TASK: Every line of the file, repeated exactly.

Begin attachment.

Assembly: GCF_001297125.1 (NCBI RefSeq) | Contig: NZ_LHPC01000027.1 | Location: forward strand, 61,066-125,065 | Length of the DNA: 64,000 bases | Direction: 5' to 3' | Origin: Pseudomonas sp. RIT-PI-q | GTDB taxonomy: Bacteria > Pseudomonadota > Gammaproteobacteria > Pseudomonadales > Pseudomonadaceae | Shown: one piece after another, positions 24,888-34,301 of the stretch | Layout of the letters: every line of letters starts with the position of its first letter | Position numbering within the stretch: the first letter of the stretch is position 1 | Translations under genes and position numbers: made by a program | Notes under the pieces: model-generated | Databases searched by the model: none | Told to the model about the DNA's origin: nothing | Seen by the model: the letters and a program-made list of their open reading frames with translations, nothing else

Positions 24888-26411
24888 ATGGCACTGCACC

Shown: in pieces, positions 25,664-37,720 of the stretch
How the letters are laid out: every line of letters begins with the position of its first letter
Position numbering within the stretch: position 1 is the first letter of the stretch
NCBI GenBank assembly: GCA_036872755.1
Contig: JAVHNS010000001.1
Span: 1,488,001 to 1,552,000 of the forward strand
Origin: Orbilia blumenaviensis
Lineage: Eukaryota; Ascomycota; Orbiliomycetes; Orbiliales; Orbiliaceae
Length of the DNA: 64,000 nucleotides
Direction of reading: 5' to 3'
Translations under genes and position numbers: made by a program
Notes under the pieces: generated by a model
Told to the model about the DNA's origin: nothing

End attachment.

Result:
Assembly: GCF_001297125.1 (NCBI RefSeq) | Contig: NZ_LHPC01000027.1 | Location: forward strand, 61,066-125,065 | Length of the DNA: 64,000 bases | Direction: 5' to 3' | Origin: Pseudomonas sp. RIT-PI-q | GTDB taxonomy: Bacteria > Pseudomonadota > Gammaproteobacteria > Pseudomonadales > Pseudomonadaceae | Shown: one piece after another, positions 24,888-34,301 of the stretch | Layout of the letters: every line of letters starts with the position of its first letter | Position numbering within the stretch: the first letter of the stretch is position 1 | Translations under genes and position numbers: made by a program | Notes under the pieces: model-generated | Databases searched by the model: none | Told to the model about the DNA's origin: nothing | Seen by the model: the letters and a program-made list of their open reading frames with translations, nothing else

Positions 24888-26411
24888 ATGGCACTGCACC

Shown: in pieces, positions 25,664-37,720 of the stretch
How the letters are laid out: every line of letters begins with the position of its first letter
Position numbering within the stretch: position 1 is the first letter of the stretch
NCBI GenBank assembly: GCA_036872755.1
Contig: JAVHNS010000001.1
Span: 1,488,001 to 1,552,000 of the forward strand
Origin: Orbilia blumenaviensis
Lineage: Eukaryota; Ascomycota; Orbiliomycetes; Orbiliales; Orbiliaceae
Length of the DNA: 64,000 nucleotides
Direction of reading: 5' to 3'
Translations under genes and position numbers: made by a program
Notes under the pieces: generated by a model
Told to the model about the DNA's origin: nothing